First, the U.S. Comptroller General, the U.S. Attorney General, the U.S. Secretary of Education, or state and local education authorities ("Federal and State Authorities") may be allowed to disclose student records and PII to a third-party designated by a Federal or State Authority to evaluate a federal or state supported education program. The evaluation may relate to any program that is "principally engaged in the provision of education," such as early childhood education and job training, as well as any program that is administered by an education agency or institution.

Second, Federal and State Authorities may be allowed access to education records and PII to provide researchers performing certain types of studies, with information; in certain cases even when LCSC objects to or does not request such research. Federal and State Authorities need not maintain direct control over such entities. In addition, in connection with Statewide Longitudinal Data Systems, State Authorities may collect, compile, permanently retain, and share without consent, PII from student education records, and they may track a student’s participation in education and other programs by linking such PII to other personal information about a student that they obtain from other federal or state data sources, including workforce development, unemployment insurance, child welfare, juvenile justice, military service, and migrant student records systems.

  • Perform appropriate tasks that are specified in his/her position description, or by a contract agreement.
  • Perform a task related to a student’s education.
  • Perform a task related to the discipline of a student.
  • Provide a service or benefit relating to the student or student’s family, such as health care, counseling, job placement or financial aid.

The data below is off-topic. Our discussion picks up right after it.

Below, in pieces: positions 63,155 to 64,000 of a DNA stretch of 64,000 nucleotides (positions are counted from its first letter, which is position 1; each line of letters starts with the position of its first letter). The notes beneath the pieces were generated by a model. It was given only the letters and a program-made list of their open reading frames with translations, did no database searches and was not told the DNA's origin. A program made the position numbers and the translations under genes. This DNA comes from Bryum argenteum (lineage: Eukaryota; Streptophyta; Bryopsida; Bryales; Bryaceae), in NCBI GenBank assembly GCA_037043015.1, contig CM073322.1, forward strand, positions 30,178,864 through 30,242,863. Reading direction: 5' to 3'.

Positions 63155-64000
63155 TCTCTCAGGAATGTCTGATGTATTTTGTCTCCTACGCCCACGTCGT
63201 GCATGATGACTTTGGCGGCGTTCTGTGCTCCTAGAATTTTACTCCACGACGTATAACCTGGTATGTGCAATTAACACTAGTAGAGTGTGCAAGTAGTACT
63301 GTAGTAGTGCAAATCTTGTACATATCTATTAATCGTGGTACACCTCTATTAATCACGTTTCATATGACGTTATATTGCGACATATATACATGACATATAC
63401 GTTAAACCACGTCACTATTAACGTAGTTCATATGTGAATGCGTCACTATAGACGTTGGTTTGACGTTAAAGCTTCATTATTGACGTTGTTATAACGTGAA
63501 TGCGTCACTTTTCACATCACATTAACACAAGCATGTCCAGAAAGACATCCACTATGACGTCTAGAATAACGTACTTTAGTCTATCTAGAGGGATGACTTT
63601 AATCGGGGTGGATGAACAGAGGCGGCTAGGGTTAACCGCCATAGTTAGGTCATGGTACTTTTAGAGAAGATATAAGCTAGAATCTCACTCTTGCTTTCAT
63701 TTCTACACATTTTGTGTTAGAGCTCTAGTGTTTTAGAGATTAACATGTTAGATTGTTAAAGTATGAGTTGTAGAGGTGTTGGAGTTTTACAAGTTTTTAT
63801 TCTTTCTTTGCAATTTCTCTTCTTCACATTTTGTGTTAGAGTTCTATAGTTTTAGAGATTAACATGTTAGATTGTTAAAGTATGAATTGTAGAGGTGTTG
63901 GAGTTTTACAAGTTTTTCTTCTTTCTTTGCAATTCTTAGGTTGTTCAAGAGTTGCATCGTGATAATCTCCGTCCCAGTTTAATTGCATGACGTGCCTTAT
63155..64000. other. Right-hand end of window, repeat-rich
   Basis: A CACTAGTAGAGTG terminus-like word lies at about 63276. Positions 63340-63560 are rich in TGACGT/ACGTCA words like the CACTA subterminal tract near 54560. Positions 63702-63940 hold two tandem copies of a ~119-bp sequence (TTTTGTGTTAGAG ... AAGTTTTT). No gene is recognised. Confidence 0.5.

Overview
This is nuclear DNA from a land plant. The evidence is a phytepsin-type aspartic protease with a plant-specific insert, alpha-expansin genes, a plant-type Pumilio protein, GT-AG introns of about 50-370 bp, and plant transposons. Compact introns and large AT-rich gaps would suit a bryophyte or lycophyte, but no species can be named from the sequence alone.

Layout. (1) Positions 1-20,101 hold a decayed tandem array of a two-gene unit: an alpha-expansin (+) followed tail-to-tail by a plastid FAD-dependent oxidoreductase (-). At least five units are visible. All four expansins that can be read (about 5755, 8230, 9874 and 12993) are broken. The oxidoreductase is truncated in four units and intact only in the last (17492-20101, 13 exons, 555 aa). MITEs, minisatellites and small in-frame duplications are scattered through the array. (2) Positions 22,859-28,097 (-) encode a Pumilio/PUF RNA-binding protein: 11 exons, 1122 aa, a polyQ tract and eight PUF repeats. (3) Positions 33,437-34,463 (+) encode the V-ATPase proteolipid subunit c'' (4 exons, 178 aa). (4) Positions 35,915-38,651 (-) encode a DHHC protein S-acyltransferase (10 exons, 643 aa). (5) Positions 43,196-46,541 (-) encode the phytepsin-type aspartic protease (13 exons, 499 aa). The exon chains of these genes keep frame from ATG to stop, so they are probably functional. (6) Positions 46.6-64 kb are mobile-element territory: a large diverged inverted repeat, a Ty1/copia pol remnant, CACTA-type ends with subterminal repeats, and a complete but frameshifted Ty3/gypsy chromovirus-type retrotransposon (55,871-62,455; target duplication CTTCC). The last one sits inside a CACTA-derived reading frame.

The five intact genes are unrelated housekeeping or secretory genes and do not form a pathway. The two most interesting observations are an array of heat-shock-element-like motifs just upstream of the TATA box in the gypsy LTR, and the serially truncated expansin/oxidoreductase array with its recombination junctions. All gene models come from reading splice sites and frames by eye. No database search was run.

School officials typically include (but are not limited to):

  • LCSC faculty and staff
  • Appropriate transfer school officials
  • Authorized officials conducting audits
  • Dual credit high school officials
  • Appropriate parties in connection with financial aid
  • Organizations conducting studies for LCSC
  • Officials with lawfully issued subpoenas
  • Officials in cases of health/safety emergencies

What is "Directory Information"?

Notice of Directory Information

FERPA permits the release of “Directory Information” without student consent. FERPA requires the institution to define and provide notice to students of information that is included within the term Directory Information. Lewis-Clark State College has defined “Directory Information” as follows:

  • Student name
  • Address listings
  • Telephone listings
  • Photograph
  • E-mail address
  • Dates of attendance
  • Enrollment status
  • Class level
  • Previous colleges attended
  • Major/minor field of study
  • Degree types and dates
  • Club and athletic participation records
  • Height and weight of members of athletic teams
  • Scholarships Awarded
  • College Leadership Position
  • High-School attended/hometown
  • Satisfactory academic standing/ honor roll or other recognition lists

What information can and cannot be released at LCSC?

This information CAN be released without written consent (directory information).

  • Student name
  • Address listings
  • Telephone listings
  • Photograph
  • E-mail address
  • Dates of attendance
  • Enrollment status
  • Class level
  • Previous colleges attended
  • Major/minor field of study
  • Degree types and dates
  • Club and athletic participation records
  • Height and weight of members of athletic teams
  • Scholarships Awarded
  • College Leadership Position
  • High-School attended/hometown
  • Satisfactory academic standing/ honor roll or other recognition lists

This information CANNOT be released (written consent is required).